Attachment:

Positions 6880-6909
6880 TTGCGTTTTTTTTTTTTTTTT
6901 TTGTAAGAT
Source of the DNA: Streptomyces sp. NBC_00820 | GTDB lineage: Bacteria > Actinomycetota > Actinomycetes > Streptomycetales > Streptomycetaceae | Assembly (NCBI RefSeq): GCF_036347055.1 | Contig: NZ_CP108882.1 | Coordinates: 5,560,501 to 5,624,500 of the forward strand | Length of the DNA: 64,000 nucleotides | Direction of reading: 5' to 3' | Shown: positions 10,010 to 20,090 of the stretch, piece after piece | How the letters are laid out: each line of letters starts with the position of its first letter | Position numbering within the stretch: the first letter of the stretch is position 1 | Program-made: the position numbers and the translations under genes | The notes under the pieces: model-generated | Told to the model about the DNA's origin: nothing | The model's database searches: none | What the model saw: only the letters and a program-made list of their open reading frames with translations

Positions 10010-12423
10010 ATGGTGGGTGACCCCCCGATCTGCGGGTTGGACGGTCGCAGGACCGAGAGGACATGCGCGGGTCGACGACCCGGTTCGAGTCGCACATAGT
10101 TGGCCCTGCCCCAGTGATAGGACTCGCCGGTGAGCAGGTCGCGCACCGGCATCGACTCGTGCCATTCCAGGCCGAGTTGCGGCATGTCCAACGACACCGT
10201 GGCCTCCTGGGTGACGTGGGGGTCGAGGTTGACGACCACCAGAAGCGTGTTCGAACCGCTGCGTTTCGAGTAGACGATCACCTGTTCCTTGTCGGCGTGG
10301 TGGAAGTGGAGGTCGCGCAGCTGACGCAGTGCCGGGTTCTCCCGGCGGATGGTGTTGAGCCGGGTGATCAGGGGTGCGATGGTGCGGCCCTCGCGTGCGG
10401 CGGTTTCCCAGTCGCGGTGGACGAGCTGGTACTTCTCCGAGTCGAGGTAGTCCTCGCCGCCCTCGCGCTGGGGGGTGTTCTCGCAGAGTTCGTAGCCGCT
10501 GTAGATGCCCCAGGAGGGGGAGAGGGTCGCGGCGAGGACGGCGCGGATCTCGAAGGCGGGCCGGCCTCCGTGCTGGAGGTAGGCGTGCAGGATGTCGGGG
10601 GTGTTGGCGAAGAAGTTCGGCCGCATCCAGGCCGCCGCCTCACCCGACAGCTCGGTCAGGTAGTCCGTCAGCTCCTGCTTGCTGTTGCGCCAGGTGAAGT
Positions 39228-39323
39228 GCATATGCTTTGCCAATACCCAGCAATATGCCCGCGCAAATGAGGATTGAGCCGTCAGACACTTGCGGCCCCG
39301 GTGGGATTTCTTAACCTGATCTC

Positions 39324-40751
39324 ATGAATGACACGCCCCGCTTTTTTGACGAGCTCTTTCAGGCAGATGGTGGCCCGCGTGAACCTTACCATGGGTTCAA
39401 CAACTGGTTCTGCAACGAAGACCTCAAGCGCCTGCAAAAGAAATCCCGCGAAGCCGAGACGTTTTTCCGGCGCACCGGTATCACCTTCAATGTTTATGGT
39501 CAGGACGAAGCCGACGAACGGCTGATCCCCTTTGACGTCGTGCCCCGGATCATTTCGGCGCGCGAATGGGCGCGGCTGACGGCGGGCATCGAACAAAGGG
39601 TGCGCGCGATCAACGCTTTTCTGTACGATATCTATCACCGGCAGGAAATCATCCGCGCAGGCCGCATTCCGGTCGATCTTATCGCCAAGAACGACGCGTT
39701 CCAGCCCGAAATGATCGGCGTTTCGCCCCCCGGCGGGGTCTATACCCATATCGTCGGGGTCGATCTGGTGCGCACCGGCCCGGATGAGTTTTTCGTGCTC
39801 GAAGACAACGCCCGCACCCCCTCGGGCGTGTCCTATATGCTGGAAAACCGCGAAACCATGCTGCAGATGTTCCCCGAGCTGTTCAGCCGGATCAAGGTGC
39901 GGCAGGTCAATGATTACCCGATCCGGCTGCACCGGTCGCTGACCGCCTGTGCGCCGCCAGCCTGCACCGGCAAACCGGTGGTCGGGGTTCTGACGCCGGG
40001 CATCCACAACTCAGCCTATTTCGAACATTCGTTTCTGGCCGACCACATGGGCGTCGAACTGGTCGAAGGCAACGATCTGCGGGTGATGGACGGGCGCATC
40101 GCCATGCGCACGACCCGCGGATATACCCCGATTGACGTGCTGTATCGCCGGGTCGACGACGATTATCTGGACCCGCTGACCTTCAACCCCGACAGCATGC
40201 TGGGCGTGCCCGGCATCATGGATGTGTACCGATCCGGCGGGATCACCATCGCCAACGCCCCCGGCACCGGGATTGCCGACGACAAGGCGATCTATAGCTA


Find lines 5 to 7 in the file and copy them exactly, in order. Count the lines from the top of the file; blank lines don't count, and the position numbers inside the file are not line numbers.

Positions 10010-12423
10010 ATGGTGGGTGACCCCCCGATCTGCGGGTTGGACGGTCGCAGGACCGAGAGGACATGCGCGGGTCGACGACCCGGTTCGAGTCGCACATAGT
10101 TGGCCCTGCCCCAGTGATAGGACTCGCCGGTGAGCAGGTCGCGCACCGGCATCGACTCGTGCCATTCCAGGCCGAGTTGCGGCATGTCCAACGACACCGT